a study which aims to generate statistically relevant data about a drug. It can be multicentre, and usually involves thousands of volunteers who are randomly given either control or study therapy.
A human trial, often involving more patients than a phase II trial, to confirm a drug's efficacy, compare it to commonly-used therapies and generate long-term safety data.
Clinical trial conducted to compare the new cancer treatment to the standard (accepted) treatment to discover which treatment is more effective. Phase III trials involve large numbers of patients who are assigned at random to receive the either the new treatment or the standard treatment. In most cases, studies move into phase III only after a treatment seems to work in phases I and II.
a comparative study of treatments which have the potential of providing the best available therapy
a large-scale study to scientifically document the value of the proposed drug, technique, or device
a large-scale trial
a large, usually multicenter placebo controlled trial involving many patients (hundreds to thousands) over a longer period of time
Phase III studies are designed to answer research questions across the disease continuum. Phase III trials usually have hundreds to thousands of participants, in order to find out if there are true differences in the effectiveness of the treatment being tested. Once this phase is completed, the pharmaceutical company will usually submit a New Drug Application to the FDA, provided the results of the trials warrant such a request.
an advanced clinical trial in humans designed to prove whether or not a vaccine is effective. Phase III trials involve thousands of participants and occur only after the experimental vaccine has successfully moved from a Phase I and Phase II trial.
the third stage of human drug testing; these trials are designed to verify and extend the information gathered in Phase II trials, and involve large numbers of participants (several hundred to several thousand). Phase III trials may compare the drug being tested to other therapies or to placebo. Phase IIIa trials are conducted prior to the filing of a new drug application (NDA); Phase IIIb trials are conducted after an NDA is submitted.
A study to compare the results of people taking a new treatment with the results of people taking the standard treatment (for example, which group has better survival rates or fewer side effects). In most cases, studies move into phase III only after a treatment seems to work in phases I and II. Phase III trials may include hundreds of people.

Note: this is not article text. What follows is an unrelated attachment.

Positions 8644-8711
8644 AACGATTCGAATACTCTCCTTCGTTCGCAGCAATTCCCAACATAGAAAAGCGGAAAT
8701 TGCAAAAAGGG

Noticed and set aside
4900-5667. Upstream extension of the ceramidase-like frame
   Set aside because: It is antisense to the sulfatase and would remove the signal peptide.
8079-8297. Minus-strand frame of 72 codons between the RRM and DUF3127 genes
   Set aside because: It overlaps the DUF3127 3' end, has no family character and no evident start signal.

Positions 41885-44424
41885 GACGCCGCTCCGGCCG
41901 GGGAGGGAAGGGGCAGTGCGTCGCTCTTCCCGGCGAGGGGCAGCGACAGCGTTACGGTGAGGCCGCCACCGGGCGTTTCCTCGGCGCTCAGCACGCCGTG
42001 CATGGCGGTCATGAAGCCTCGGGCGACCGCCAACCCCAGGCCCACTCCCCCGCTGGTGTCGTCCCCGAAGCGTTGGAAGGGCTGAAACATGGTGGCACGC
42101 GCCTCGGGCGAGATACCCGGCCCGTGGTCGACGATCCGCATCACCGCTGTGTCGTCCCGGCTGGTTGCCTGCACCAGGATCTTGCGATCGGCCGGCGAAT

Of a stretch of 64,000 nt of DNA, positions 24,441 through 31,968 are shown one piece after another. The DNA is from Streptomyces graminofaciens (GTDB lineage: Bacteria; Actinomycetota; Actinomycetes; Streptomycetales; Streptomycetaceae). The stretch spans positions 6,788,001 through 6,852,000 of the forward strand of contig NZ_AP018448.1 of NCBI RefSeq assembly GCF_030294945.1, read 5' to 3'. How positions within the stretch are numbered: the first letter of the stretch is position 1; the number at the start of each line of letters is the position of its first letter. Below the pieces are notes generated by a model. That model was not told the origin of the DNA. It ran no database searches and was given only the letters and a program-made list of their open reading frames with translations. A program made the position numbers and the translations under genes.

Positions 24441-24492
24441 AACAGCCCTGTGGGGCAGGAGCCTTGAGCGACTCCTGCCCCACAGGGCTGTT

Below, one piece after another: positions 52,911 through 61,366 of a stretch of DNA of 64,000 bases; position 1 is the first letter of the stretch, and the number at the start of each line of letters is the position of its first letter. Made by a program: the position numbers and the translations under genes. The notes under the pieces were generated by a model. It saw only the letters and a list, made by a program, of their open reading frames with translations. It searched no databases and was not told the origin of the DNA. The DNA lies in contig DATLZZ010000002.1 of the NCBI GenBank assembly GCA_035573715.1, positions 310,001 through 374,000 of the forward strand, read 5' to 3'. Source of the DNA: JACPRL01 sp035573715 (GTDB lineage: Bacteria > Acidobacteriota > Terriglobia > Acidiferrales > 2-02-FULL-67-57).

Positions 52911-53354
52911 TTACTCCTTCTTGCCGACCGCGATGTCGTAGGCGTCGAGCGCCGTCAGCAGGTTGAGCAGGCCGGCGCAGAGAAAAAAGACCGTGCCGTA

The third and usually final stage in testing a new drug in humans. Used to collect information about the safety of a drug and how well it works. Once this phase is complete, the drug manufacturers may request permission from the Food and Drug Administration to market the drug.
Large controlled trial to gather information about effectiveness and safety that is needed to evaluate the overall benefit-risk relationship of the drug and to provide and adequate basis for physician labeling.
Phase III trials involve the administration of a new drug to a larger number of patients in different clinical settings to determine its safety, efficacy, and appropriate dosage. Phase III trials often enroll large numbers of people and may be conducted at many doctors' offices, clinics, and centers nationwide.
a large-scale, randomized clinical study that compares the results of people receiving a new treatment with results of people receiving a standard treatment
tests a substance in a large number of patients, often in many hospitals. These trials compare the substance with a treatment already in use, or if there is no treatment currently available, with a placebo.
Trial to compare 2 or more treatments for a single type and stage of disease. The end point of a Phase III Trial is usually survival or disease free survival. Phase III trials are most often randomized. Some Phase III trials compare the investigational therapy (the experimental arm) with the current standard of care or best supportive care (the control arm). Other Phase III trials compare 2 existing treatments for the same disease.
Compares two or more kinds of treatment in two or more similar groups of patients, with one group of patients receiving the standard, or control, therapy.
an expanded controlled and uncontrolled trial after preliminary evidence suggesting effectiveness of the drug has been obtained, and intended to gather additional information to evaluate the overall benefit-risk relationship of the drug and provide an adequate basis for physician labeling.
Phase III trials compare the results of people taking the new treatment with results of people taking standard treatment (for example, which group has better survival rates, and/or fewer side effects). In most cases, studies move into phase III testing only after a treatment shows promise in phases I and II. Phase III trials may include hundreds of people around the country.